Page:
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A bat ? A squirrel ? Not quite. Here is a colugo. Living in tropical forests of Southeast Asia, the colugo is actually a genus made up of two species: the Temminck galleopithecus, with gray-green fur, and the flying galleopithecus, with red fur. Their peculiarity: the patagium, a large skin membrane, covered with fur and extending over the entire length of the body. Thanks to this, they can glide from tree to tree and travel more than 100 meters without touching the ground, which makes them the best gliders among all mammals. The membrane also allows females to carry their young for the first six months.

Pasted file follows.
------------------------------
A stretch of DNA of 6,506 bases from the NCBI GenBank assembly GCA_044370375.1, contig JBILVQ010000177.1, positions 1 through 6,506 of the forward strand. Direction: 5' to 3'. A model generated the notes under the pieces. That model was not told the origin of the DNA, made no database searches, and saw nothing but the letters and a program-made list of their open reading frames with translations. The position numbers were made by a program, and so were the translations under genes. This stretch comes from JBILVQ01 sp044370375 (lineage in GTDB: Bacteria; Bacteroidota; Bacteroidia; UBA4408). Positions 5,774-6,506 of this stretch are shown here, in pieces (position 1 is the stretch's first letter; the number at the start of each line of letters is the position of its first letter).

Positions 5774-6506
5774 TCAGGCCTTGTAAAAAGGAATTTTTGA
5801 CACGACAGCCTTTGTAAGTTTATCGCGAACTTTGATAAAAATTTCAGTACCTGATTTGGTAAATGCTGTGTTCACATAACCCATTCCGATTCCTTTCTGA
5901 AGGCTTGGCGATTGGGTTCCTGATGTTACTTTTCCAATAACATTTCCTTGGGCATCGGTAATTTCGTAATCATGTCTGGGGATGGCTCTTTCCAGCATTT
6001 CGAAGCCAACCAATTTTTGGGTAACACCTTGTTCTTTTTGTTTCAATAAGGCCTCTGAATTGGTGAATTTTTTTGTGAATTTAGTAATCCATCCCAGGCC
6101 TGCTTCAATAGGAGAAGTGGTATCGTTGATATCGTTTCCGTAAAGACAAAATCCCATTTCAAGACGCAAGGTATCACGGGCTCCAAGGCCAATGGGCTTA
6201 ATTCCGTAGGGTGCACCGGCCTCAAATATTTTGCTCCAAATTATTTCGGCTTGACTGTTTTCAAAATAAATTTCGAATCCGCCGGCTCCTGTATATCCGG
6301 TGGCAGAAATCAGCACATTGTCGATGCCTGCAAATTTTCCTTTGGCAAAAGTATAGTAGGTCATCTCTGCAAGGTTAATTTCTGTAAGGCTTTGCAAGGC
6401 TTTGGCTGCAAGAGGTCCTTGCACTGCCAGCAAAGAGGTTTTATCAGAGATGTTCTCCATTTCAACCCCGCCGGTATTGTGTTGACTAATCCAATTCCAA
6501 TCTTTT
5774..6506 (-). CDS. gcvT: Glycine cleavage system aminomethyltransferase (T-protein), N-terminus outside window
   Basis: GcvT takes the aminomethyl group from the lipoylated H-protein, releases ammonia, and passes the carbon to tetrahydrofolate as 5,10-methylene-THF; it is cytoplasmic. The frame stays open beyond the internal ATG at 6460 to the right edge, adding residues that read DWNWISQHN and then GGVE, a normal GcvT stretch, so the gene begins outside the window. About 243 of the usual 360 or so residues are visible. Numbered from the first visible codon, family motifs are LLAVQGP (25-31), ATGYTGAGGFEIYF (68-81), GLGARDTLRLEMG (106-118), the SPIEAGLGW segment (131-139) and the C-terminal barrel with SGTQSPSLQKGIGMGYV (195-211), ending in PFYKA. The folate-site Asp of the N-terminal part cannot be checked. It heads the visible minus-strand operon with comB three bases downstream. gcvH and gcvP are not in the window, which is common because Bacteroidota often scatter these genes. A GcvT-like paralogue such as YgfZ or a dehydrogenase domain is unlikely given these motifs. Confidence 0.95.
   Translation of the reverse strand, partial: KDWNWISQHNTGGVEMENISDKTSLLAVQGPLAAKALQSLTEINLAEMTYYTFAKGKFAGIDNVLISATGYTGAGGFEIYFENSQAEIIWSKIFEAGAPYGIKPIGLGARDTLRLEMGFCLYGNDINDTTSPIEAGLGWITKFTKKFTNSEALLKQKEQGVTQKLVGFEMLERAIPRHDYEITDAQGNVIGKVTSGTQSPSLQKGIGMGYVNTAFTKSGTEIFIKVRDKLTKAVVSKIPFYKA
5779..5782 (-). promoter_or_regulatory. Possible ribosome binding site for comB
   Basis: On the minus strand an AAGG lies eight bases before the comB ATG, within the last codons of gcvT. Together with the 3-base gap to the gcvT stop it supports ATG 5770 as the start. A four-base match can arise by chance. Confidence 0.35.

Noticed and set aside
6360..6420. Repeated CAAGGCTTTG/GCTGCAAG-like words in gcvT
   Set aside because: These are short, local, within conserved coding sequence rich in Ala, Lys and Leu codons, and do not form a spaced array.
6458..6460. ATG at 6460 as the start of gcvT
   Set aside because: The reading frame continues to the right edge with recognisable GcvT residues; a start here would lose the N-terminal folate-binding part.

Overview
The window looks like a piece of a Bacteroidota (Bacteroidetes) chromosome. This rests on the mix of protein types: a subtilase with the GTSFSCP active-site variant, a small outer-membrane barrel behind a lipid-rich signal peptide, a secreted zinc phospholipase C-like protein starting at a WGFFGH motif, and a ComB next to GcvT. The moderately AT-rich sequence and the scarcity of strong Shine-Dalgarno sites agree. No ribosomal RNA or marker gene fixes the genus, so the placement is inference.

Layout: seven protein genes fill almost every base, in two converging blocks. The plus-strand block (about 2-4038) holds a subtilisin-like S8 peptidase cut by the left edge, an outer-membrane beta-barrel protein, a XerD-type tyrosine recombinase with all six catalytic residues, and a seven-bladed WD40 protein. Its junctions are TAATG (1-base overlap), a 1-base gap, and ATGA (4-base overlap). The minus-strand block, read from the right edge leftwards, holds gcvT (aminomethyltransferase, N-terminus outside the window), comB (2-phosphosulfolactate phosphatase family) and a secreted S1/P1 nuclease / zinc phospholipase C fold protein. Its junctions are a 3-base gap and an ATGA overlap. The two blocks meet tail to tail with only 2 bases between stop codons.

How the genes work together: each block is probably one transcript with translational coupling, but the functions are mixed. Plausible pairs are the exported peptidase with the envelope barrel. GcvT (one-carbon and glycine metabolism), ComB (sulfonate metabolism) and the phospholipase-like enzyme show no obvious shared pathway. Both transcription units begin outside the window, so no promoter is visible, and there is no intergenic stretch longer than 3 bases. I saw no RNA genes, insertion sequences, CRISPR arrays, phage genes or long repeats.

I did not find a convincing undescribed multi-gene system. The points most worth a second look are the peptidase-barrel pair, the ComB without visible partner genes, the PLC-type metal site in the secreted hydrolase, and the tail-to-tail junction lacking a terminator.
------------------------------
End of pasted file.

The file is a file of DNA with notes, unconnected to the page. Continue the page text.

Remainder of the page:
Colugos move, feed and reproduce at night. Their large red eyes provide them with excellent night vision. Then during the day, they rest, hanging in the heights of the trees. Also, their fur offers them excellent camouflage against predators such as pythons, macaques or even owls. These animals use their comb-like teeth to chew the leaves, fruits and flowers they feed on, but also to clean their membranes.
If the two species are currently classified as « minor concern« , Colugo populations are now declining, mainly due to the loss of habitat caused by deforestation.